By Richard Rhinehart
Cambridge, Maryland, September 28, 2015 – Five athletes from the United States and Canada are scheduled to compete in the October 3 IRONMAN Maryland triathlon on Maryland’s Eastern Shore as members of the World T.E.A.M. Sports team.
Joining the national non-profit’s first IRONMAN team are Canadian Armed Forces veteran Michael Cotts from Fredericton, New Brunswick; Canadian Armed Forces veteran Tom Power from Hanwell, New Brunswick; April Godlewski of Arlington, Virginia; Daniel Immeker of Great Mills, Maryland; and Dr. Michael Schiff from Menlo Park, California.
The IRONMAN Maryland features a 2.4-mile swim in the Choptank River, a 112-mile bicycle ride through the scenic Blackwater National Wildlife Refuge and a 26.2 mile run to the historic community of Cambridge. The first IRONMAN race in the Mid-Atlantic region, the event is in its second year.
As with all World T.E.A.M. Sports events and activities, the organization’s IRONMAN team is diverse and includes both veterans and civilians, able-bodied and disabled athletes.
Michael Cotts is a 25-year military veteran, who was retired from active-duty service owing to a diagnosis of Post-Traumatic Stress. Having served in Bosnia for three tours, Kuwait, Somalia and Afghanistan, Cotts has participated in several World T.E.A.M. Sports events, including the 2014 CanAm Veterans Challenge bicycle and hand cycle ride from Ottawa, Ontario to Washington, D.C. He also participated in the 2014 Adventure Team Challenge in Colorado’s high mountains. Cotts keeps active by daily exercise at a gym, running, bicycling and “doing the odd triathlon.”
Tom Power is another 25-year military veteran who served as a flight engineer. He was medically released from active-duty service owing to Post-Traumatic Stress. Following his discharge, Power was introduced to triathlons. “This has been a life saver for me,” Power reported, attributing the physical fitness to improving his mental health and well-being. Training for events on a daily basis, Power reports the sport gives him “a sense of purpose.” Looking forward to the IRONMAN Maryland, Power said that his “dream is about to come true” to participate in an IRONMAN.
Serving as a governmental consultant in Virginia, April Godlewski reports she participants in “long distance events to push myself beyond what I think is possible, and to inspire those around me to do more and be active. I believe that your mind and body are capable of incredible things when you set out to accomplish a goal.” A participant in Face of America bicycle rides from World T.E.A.M. Sports, Godlewski also competed in Disney’s Goofy Challenge, a “combination of a half marathon and a full marathon over the course of two days.” When offered an opportunity to compete in the IRONMAN Maryland, Godlewski took action. “With very little swimming experience, I signed up for lessons,” she reported. “Just two months later, I completed my first 2.4 mile open water swim. A few weeks later I went on to complete my first triathlon.”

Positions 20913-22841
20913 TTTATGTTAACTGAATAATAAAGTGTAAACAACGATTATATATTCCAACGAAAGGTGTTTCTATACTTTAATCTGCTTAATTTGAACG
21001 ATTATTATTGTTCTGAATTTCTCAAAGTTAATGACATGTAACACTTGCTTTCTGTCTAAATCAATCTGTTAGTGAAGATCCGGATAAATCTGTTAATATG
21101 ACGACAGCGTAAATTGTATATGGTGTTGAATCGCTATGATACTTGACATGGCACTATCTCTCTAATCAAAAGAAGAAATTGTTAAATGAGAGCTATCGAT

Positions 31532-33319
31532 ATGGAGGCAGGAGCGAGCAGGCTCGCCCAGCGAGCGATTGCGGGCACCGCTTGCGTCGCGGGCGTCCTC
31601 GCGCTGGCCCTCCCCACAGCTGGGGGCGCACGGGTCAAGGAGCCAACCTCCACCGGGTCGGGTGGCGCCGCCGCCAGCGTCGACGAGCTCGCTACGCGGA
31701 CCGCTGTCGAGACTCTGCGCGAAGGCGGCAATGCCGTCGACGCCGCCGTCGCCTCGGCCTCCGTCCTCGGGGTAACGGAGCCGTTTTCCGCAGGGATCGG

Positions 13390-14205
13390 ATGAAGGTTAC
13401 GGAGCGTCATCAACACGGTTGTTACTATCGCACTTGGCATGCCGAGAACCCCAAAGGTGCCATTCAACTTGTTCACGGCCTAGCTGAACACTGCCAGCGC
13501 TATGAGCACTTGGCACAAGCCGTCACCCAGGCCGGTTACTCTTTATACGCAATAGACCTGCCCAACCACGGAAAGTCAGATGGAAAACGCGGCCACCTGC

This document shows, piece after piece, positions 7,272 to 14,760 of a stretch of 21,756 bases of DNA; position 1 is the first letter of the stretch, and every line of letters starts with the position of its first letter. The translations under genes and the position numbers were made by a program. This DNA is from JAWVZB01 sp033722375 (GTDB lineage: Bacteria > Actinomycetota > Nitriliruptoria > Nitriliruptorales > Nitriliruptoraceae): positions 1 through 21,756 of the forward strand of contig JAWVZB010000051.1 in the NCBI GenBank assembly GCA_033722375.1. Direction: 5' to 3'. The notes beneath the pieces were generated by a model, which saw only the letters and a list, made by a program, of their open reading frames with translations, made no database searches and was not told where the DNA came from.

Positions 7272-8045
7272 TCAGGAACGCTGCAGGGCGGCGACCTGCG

38-year-old Daniel Immeker from Great Mills, Maryland is married with two “wonderful and energetic young boys.” Competing in triathlons for the last eight years, Immeker reports that he has been passionate about outdoor sports since he was a young boy in Iowa. “Cycling and triathlons have been a way for me to stay young, healthy and continue to compete,” he said. Pursuing outdoors and athletics in college, he worked as a strength and conditioning coach following graduation, including service with the Colorado Rockies Major League Baseball team. Immeker currently serves as a Naval Aerospace and Operational Physiologist stationed at Naval Air Station, Patuxent River, Maryland.
Michael “IronMike” Schiff has extensive experience in endurance sports and triathlons. Competing eight times at the IRONMAN Hawaii, three times at the ITU World Championship, two times in the Hawaii Ultraman three-day race, Schiff reports that he was “almost competent” at triathlons. Today, however, he reports he is a different man. “First, a closed-head injury from a bicycle crash, then a heart operation, and my VO2-max is half its former self.” At a 2014 long-distance triathlon in Penticon, British Columbia, he was the last person to cross the finish line before the 17-hour cut-off. This August, he improved on his time, finishing a full two minutes prior to the 17-hour cut-off. The Menlo Park, California resident reports that the IRONMAN Maryland is a “kind of Judy Garland thing. The Wizard of Oz has been good to me, fixing me up with a new brain, and then a new heart. Now I’m hoping he’ll give me a new dose of courage — enough courage to show up at the starting line once more, and battle my way back to the Emerald City. My ruby-red slippers are already packed.”
The Maryland race offers qualifying spots to the IRONMAN World Championship in Kona, Hawaii October 10.